After watching the pilot for this AMC series, I am interested in seeing more. The story is alleged to be largely true. It involves an unlikely trio who are bound together in an attempt to create a market-worthy personal computer. The year is 1983 and IBM rules the market.
First, there is Joe MacMillan (Lee Pace), a type A rainmaker from New York whose opinion of himself may only be eclipsed by his ability to sell anything to anybody. He lands a job at Cardiff Electric in Texas and promises to overhaul their sales figures. But does he have deeper, perhaps darker, plans?
Joe aligns himself with one of Cardiff's corporate drones, Gordon Clark (Scoot McNairy), an apathetic near-alcoholic who would seem to have nothing to offer. But Joe sees something in Gordon and challenges him to think beyond the meager circumstances of his conformist life. It's a dangerous gambit for Gordon, whose wife wants nothing more than conformity and reliability.
Joe also crosses paths with a young woman named Cameron Howe (Mackenzie Davis), a self-sufficient young woman who lives outside society's rules, though not very profitably. Though she is extremely experienced at working with computers and code, she spends her time playing video games in an arcade and scoffing at conformity and the rules of society. Physically, she reminds me of Mary Stuart Masterson in "Some Kind of Wonderful".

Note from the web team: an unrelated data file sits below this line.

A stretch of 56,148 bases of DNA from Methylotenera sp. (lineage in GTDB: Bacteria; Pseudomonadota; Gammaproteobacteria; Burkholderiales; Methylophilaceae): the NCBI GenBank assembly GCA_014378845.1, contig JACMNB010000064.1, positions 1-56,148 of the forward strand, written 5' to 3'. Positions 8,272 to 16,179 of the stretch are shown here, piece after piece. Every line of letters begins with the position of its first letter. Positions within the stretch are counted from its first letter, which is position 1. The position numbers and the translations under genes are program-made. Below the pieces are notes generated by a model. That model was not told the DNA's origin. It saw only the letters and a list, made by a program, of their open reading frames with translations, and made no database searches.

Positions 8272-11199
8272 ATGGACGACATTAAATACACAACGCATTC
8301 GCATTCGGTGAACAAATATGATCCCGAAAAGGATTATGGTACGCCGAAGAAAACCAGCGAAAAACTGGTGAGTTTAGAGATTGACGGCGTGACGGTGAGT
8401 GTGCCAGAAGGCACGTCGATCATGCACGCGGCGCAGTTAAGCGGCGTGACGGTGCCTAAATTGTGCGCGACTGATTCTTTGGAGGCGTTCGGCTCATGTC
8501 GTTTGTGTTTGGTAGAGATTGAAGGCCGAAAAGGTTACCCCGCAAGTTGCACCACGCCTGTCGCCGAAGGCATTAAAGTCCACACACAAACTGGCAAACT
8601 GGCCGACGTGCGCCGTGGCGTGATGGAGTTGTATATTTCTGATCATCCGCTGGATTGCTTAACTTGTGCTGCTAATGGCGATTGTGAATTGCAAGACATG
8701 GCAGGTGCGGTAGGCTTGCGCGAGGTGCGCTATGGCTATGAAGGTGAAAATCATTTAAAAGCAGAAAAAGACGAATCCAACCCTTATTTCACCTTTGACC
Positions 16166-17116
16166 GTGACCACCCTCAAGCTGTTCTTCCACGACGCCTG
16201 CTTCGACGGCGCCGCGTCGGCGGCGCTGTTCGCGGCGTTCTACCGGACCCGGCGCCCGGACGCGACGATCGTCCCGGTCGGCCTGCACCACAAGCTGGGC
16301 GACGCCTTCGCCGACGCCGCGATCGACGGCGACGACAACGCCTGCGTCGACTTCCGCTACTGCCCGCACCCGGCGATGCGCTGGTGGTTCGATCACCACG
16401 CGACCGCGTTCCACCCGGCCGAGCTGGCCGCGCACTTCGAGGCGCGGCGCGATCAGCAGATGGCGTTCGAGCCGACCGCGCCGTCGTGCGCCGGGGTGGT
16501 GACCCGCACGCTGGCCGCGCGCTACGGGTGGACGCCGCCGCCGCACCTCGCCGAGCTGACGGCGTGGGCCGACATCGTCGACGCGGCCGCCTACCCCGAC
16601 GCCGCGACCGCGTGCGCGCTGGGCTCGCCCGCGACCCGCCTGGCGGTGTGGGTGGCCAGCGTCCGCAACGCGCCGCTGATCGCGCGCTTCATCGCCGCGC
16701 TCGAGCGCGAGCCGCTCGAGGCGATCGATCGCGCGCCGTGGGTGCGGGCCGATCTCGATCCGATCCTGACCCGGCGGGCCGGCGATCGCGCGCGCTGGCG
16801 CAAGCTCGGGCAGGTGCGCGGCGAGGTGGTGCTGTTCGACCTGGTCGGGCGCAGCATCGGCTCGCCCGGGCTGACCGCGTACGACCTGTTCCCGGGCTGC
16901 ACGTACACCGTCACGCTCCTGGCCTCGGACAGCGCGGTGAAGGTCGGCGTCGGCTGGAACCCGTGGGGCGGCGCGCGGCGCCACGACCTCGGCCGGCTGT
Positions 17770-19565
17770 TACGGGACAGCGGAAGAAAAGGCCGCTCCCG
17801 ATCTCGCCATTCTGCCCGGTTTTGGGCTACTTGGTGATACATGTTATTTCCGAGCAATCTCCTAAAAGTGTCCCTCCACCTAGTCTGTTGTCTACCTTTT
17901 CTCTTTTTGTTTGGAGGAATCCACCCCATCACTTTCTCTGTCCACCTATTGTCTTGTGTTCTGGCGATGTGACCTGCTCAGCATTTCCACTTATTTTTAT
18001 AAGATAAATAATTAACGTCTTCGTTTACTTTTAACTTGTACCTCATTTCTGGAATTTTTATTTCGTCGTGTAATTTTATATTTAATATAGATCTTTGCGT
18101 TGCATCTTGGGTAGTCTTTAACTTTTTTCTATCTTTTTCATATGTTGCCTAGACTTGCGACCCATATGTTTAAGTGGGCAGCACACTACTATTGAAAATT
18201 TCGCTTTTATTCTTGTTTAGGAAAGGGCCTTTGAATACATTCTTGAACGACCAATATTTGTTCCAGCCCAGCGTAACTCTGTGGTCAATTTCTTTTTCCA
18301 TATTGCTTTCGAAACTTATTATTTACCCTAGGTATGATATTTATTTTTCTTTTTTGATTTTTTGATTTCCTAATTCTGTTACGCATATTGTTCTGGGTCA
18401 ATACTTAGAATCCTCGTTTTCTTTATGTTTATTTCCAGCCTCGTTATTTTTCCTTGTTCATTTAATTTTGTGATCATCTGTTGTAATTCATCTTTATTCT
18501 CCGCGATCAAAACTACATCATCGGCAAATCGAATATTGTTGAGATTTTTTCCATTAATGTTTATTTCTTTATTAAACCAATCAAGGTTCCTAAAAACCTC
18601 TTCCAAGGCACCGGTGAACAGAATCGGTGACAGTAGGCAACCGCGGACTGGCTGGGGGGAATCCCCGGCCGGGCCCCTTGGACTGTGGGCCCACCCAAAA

Each of the three may possess a particular kind of genius. Or they may just be destined losers; it is difficult to tell.
Joe's plan involves reverse engineering an IBM PC and then--well, it is difficult to tell just where his plan may lead them, but it will undoubtedly be a risky enterprise. Can he be the glue that holds this volatile team together? After watching the pilot for "Halt and Catch Fire", I am willing to watch and find out. It's a compelling premise and the actors are very watchable.
After you fire a shot across the bow of IBM, how do you keep them from raiding your enterprise?
Update: Now that I have watched a few episodes, I am happy to report that each of the various primary actors are being fleshed out and they have their own story lines and characteristics. Joe, as anticipated, is a force of nature.
Further update 6/30/14: There is good writing and there is writing so good you wish you had written it. H&CF falls into the latter class. I am upgrading my vote to 10.